One evening, while having a few beers with a neighbor and fellow saw-degenerate Mark Harrell of Bad Axe Tool Works, and he let slip that he was in the process of designing some open handle dovetail saws. Now, if you talk saws with Mark for even five minutes you will find that there is likely nobody on this earth more knowledgeable about the factors that go into what makes a saw work and work well, and if you’ve ever had the opportunity to use or own a Bad Axe Saw then you know that knowledge and obsessive attention to detail result in a saw that is an experience to use. When Mark said he was working on open handles, I knew I this might be the best chance I could ever have to find my dovetailing huckleberry.

Now if I had my way, I’d own one of everything than Mark makes, yes I consider him a friend and we swill some beer together on occasion, but I really do believe in his products and process, where else can you go to have one craftsman, just one guy working out of his shop, build you a saw to your specifications. Focused 100% on your order as he puts the pieces together, hand sharpens and sets the teeth, then takes it for a quick test drive to make sure it lives up to his high standards before he ships it to your door. Mark is creating a product that hasn’t been available in a “new” out of the box form probably since the hand tool haydays of the early 1800’s. Where else can you go and get that these days?  Unfortunately, as a family man raising three kids in this day and age I cannot afford to indulge myself the way I would like and I am forced to strive to get the most bang for my hard earned buck. Here’s where the saw Mark has nicknamed Wyatt Earp comes in.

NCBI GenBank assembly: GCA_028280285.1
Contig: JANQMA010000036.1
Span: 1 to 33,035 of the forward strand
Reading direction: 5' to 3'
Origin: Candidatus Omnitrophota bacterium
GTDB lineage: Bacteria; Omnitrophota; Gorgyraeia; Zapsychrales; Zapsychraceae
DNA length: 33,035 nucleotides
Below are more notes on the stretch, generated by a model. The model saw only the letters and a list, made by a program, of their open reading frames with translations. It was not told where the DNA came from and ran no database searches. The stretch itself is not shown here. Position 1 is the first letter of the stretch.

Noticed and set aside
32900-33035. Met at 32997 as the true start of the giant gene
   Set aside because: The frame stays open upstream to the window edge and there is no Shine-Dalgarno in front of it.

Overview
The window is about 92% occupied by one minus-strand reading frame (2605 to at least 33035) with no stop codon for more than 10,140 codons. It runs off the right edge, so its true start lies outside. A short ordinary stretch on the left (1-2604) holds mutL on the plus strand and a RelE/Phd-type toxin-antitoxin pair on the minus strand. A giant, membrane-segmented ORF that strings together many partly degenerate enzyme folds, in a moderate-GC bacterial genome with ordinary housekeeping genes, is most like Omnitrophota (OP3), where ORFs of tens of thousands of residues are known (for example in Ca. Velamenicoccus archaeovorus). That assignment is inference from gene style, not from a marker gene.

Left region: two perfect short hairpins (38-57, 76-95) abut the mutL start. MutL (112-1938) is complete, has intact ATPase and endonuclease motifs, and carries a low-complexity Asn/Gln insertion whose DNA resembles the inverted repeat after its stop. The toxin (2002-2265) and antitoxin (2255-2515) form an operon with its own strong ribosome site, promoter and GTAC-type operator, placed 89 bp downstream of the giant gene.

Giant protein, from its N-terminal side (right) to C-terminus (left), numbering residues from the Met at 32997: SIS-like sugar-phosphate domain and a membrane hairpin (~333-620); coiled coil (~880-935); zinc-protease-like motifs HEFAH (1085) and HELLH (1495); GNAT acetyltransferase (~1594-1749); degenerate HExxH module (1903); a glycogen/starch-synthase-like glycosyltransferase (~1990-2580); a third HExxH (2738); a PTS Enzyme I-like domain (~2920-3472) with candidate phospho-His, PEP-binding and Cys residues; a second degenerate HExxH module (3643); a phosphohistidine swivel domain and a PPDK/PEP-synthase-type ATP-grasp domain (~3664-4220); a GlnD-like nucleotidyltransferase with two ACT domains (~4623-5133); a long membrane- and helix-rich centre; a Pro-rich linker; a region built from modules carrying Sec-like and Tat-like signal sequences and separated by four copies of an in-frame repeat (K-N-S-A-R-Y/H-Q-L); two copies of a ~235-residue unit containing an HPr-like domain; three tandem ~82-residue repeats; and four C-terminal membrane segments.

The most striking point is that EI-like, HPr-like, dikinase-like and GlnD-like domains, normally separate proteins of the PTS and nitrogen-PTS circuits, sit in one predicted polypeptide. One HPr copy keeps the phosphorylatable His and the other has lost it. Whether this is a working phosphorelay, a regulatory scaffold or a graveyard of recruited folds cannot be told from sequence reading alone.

Wyatt Earp
 Mark calls "Wyatt" a hybrid dovetail / small tenon saw. This just screamed versatility from the get go, and versatility is exactly what I look for when I’m making an addition to my shop. The more jobs a tool can do, the more valuable it is to me. The other day I got the opportunity to give that versatility a test drive. I have an old Disston backsaw with a bend in the saw plate I picked up at a flea market. I know how to remove rust and I can sharpen it myself but straightening the saw plate needed the touch of someone like Mark. I sent him an email and asked if I could just drop the saw off at his shop. “No problem,” he said, “Come on by."